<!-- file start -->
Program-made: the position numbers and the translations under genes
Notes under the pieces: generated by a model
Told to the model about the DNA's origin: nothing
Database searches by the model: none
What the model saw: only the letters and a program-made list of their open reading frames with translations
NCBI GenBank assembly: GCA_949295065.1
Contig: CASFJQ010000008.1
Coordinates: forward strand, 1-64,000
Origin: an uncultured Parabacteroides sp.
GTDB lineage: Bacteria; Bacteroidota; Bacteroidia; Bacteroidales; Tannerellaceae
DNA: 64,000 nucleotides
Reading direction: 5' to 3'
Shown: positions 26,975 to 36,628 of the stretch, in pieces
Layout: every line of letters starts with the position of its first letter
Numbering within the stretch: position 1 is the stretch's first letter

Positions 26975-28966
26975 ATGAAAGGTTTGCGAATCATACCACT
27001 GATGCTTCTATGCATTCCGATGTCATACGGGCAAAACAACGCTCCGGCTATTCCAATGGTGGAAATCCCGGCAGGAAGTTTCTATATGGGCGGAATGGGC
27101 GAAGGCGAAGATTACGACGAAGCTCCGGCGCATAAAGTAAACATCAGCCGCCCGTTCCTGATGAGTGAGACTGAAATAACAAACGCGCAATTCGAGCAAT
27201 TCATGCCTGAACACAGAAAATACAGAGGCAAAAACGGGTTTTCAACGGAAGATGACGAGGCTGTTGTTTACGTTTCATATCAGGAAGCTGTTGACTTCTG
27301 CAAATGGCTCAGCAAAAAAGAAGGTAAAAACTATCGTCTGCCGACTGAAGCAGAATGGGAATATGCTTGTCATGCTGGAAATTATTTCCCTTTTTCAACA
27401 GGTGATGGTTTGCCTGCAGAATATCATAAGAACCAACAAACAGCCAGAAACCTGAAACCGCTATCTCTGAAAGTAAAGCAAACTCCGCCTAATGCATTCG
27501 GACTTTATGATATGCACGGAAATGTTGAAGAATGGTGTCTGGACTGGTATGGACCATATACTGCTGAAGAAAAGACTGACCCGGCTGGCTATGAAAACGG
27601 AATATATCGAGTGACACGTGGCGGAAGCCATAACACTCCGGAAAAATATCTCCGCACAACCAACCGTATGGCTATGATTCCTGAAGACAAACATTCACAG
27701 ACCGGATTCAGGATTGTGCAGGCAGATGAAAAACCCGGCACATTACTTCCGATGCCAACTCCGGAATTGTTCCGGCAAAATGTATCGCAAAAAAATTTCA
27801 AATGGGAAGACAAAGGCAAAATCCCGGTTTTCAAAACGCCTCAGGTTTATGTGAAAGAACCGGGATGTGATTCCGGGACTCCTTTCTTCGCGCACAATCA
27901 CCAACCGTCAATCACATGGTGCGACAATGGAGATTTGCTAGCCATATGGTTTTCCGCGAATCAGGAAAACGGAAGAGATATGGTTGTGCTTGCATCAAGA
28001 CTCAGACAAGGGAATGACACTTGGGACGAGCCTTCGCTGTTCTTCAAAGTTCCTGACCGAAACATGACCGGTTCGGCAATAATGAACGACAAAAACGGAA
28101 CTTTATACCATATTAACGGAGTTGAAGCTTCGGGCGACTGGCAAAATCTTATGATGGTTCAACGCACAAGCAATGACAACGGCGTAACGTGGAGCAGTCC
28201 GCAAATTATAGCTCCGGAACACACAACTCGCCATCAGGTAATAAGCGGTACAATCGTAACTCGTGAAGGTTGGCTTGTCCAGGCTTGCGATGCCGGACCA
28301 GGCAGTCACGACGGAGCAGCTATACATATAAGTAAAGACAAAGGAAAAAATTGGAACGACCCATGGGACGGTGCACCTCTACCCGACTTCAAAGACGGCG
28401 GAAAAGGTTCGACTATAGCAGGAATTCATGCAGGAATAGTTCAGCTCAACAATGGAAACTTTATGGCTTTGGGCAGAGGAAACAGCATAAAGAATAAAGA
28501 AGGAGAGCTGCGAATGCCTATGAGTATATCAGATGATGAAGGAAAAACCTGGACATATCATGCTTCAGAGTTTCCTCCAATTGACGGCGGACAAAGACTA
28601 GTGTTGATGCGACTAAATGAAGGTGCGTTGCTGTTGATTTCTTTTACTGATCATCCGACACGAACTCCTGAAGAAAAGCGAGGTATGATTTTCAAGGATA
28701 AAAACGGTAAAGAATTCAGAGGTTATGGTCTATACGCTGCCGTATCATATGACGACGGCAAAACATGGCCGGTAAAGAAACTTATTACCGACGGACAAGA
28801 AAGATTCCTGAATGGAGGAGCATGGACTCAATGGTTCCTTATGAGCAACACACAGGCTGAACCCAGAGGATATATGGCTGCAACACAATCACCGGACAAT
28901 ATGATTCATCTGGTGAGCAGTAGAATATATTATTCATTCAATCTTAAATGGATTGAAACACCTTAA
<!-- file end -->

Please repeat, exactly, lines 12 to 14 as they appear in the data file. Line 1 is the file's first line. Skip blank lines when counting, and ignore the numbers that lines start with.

Reading direction: 5' to 3'
Shown: positions 26,975 to 36,628 of the stretch, in pieces
Layout: every line of letters starts with the position of its first letter